Every now and again I spot warning flags raised about threats to the survival of film journalism. They are obviously not imagined threats. Indeed, I began reading the reviews of Todd McCarthy routinely because he was let go by his longtime employer, Variety. McCarthy's peers obviously saw this as a travesty of justice and I read several pieces entirely about their feelings on this, significantly increasing my awareness of his writing. Fortunately, Mr McCarthy later got a steady job writing for The Hollywood Reporter, who maintain an exceptionally well designed site, which I find allows me to keep up with a lot of film news while I am riding the bus to work. The Internet is generally considered the culprit responsible for cutting into the profit margins of print journalism, although if I had had the internet as a teenager, I would have been able to learn much more about film, having grown up in places where access to media was not always simple. Perhaps this is the praise-tempered-with-cynicism that is the meaning behind the internet meme that has been growing ever ubiquitous; 'well done internet'.
It seems to me that there is a strong sentiment pervading the times in which we live questioning the need for learned criticism. It strikes me as being an odd one. Cinema, television, and music are art for the masses; most of us spend disproportionate amounts of time on at least one of these. Escapist entertainments are fine, often better than fine, and occasionally rise up to become milestones for future generations to pore over and analyze in minute detail. James Cagney's many starring roles in the 30s clearly were not intended to be dissected as gallery pieces close to a century later, but there is no denying Cagney's ability to rarely seem to be acting, rather almost always charging out of the screen, fully embodying the scripted character. Decades before 'method acting' and 'Marlon Brando' had been drilled into the lexicon of movie-goers. There is also the fact that he worked with directors who are now revered as auteurs like Michael Curtiz and William Wellman.
But now we live in an age where the average worker has a career that is existence defining, dedicating exhaustive hours of service. Never mind the hours still needed for a healthy family life, and if you are a single-parent such as myself, many more of these hours are needed. We are now also bombarded by a plethora of entertainment (hopefully art) of such an intense volume that the chance of making the wrong choice and spending a couple of hours recoiling in revulsion because our intelligence is under assault is high. Especially as the main distributor of film has often decided that the key to keeping its bottom line strong is to cobble together badly shot scenes of expensive garbage, with recognizable faces, then set the marketing machine on overdrive.
Despite this being a method that is showing increasingly diminishing returns, the ostensibly arthouse successes of recent months being a hopeful indicator, I doubt we will ever reach a stage when entertainment barons are not desperately trying to force-feed audiences empty-headed - and ludicrously expensive - nonsense. It is also becoming clear that the studios see developing countries, such as the one where I reside, as being a replacement dumping ground for their celluloid atrocities.
The blogosphere is all very well as an outlet for hobbyists like me. But I generally find it necessary to look to established voices to learn more about what is out there to watch during the precious few hours I can spare away from home for personal entertainment during a given month. I crave practiced prose, the benefit of years of experience and more knowledge about film-making than I can possibly hope to forget. I have subscribed to certain writers for years now and with the familiarity which this brings, I find that it is even possible detect from a less-than-flattering review that I personally may yet be interested in seeing the title - such is the power of the critic's words. I read about most of the films I watch for the first time from these same writers. Be it a revived silent, a non-English language film, or an ostensibly shallow genre piece bearing subterfuge for those looking. Given the limited opportunities to socialize presented by my aforementioned situation, I often find that it is in print, with unwitting participants, that the real discussion is to be had. Most rewarding of all is the ability to progressively seek out entertainments, art-as-entertainment, and every now again the kind of artistic statement that leaves one under its spell days, or quite possibly years, later.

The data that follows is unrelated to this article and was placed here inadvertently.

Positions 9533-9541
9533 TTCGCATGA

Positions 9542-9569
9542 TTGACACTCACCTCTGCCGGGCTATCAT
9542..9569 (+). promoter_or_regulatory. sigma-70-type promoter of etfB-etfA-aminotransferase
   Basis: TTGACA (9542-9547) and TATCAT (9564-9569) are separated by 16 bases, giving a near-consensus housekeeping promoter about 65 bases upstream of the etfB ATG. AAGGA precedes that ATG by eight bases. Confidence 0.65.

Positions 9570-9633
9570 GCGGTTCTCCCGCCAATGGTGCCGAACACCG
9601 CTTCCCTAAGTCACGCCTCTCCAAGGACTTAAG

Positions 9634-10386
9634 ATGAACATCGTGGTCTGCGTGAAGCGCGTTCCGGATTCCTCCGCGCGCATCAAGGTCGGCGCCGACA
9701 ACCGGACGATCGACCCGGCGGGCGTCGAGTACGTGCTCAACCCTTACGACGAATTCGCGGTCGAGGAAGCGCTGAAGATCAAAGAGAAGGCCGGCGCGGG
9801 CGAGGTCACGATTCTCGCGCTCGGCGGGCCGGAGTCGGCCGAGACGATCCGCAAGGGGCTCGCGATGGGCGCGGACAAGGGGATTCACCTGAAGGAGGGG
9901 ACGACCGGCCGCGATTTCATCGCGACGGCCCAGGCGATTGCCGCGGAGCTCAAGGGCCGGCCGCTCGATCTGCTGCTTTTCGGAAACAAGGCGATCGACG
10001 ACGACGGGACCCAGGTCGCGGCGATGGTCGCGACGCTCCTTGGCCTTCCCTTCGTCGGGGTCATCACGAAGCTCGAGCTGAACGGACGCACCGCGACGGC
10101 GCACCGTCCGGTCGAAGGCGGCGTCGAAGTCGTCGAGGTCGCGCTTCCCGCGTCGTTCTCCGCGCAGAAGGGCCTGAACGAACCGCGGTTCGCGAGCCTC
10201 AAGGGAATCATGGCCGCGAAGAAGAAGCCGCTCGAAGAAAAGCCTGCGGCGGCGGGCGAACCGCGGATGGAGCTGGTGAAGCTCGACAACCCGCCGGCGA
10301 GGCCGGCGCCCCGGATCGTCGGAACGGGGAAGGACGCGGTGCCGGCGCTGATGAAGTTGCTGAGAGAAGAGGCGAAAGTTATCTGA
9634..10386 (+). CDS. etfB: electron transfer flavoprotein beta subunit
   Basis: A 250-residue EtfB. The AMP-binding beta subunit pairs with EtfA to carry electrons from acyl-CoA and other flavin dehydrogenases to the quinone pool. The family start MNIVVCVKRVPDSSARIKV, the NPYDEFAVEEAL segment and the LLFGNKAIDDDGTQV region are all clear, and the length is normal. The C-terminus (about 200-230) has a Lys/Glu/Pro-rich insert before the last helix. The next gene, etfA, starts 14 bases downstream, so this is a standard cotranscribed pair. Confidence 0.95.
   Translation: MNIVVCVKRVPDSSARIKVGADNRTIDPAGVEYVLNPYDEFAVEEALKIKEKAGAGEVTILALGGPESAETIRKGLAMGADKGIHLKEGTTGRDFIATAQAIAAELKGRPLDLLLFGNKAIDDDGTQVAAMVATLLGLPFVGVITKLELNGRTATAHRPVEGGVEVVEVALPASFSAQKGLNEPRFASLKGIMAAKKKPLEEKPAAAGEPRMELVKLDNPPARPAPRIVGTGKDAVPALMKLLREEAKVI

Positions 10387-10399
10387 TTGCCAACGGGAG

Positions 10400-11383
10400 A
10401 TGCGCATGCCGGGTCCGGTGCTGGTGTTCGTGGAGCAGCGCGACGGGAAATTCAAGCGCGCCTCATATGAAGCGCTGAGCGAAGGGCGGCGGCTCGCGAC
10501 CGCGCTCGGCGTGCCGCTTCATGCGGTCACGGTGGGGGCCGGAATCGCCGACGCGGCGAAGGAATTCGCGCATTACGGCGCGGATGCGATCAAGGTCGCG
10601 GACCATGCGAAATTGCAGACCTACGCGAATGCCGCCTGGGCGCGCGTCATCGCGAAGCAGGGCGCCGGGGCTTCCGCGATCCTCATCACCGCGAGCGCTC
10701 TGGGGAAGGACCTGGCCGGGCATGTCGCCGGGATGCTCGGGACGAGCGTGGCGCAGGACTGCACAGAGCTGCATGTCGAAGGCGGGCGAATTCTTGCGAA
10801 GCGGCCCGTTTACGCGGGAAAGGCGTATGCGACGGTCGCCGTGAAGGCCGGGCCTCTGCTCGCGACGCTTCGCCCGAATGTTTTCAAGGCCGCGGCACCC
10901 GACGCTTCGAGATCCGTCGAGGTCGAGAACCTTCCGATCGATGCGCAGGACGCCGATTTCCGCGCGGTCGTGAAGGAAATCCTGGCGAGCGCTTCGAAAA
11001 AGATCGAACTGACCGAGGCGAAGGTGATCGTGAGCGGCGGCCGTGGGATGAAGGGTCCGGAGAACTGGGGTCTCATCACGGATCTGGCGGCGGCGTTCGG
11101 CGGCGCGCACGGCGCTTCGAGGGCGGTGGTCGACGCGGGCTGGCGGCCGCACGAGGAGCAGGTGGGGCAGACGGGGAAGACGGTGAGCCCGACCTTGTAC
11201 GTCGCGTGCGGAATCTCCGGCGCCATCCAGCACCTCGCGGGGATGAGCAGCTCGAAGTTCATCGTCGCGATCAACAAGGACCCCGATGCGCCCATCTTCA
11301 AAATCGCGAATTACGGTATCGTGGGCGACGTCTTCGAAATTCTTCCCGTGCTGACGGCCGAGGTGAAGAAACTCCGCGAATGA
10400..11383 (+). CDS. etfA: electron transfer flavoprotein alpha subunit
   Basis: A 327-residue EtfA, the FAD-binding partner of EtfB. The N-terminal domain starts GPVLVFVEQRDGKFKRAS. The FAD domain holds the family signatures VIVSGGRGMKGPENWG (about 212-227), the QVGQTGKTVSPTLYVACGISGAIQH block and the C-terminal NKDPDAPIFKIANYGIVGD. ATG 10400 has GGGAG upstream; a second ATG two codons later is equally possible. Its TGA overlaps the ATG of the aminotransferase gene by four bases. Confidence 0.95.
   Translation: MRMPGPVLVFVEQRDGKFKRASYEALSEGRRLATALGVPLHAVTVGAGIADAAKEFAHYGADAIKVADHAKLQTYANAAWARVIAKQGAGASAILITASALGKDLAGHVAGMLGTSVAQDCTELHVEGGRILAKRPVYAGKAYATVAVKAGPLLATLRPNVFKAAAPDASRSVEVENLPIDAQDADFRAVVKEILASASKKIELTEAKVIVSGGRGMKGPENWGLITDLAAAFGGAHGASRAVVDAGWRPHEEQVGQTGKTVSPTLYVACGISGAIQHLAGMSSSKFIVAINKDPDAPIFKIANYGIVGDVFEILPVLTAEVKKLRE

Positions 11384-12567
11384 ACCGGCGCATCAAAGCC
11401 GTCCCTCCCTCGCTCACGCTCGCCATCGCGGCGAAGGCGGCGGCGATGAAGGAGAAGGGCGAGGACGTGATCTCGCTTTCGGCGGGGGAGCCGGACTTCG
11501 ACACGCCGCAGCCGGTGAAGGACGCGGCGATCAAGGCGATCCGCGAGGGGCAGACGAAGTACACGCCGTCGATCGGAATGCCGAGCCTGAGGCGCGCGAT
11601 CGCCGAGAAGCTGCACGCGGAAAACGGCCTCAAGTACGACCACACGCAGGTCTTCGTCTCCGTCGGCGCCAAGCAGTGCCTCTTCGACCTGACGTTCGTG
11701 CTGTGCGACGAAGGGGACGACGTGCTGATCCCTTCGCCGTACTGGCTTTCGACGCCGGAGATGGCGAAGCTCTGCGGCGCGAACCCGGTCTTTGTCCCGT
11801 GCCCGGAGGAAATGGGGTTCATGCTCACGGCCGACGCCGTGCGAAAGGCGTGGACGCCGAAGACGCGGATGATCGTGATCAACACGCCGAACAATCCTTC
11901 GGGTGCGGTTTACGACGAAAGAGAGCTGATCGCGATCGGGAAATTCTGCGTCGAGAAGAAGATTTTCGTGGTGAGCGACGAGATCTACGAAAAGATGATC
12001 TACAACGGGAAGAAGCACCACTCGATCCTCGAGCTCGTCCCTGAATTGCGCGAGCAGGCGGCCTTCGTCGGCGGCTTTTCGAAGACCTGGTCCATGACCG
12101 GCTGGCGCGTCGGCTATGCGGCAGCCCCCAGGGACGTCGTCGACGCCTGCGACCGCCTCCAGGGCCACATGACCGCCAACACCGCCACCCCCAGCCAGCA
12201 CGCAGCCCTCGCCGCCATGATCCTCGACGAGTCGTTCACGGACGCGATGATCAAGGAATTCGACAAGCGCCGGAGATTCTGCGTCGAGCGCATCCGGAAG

I pity (yes, pity!) those who seek to be entertained, and instead end up wallowing in the bottomless depths of whatever inanity Hollywood has decided to unleash during the summer blockbuster period. The chances of finding thoughtfulness, or well-crafted escapism (usually thoughtful itself) go up during the present award season. However, so far I have only been able to count on one hand the number of award frontrunners to make it to local screens, while the possibility of wandering into a film ridden with queasy-cam, CGI, yet devoid of a single intelligent idea is precariously near.
The internet is awash with remedies to this, expounded by wise minds who are as in love with the world of film as much as the people who make films. A furniture-dwarfing HD television seems to be an essential piece of equipment in the home of an upwardly mobile family, while digitally restored DVDs are revelatory when compared to the rotten VHS tapes which were all that were available not so very long ago. It is baffling that more people do not put such modern technology to better use, when good free advice is a few clicks of the mouse away. I take special content in having rarely subjected myself to films that I have actively disliked over the years.
The Guardian - Film
The AV Club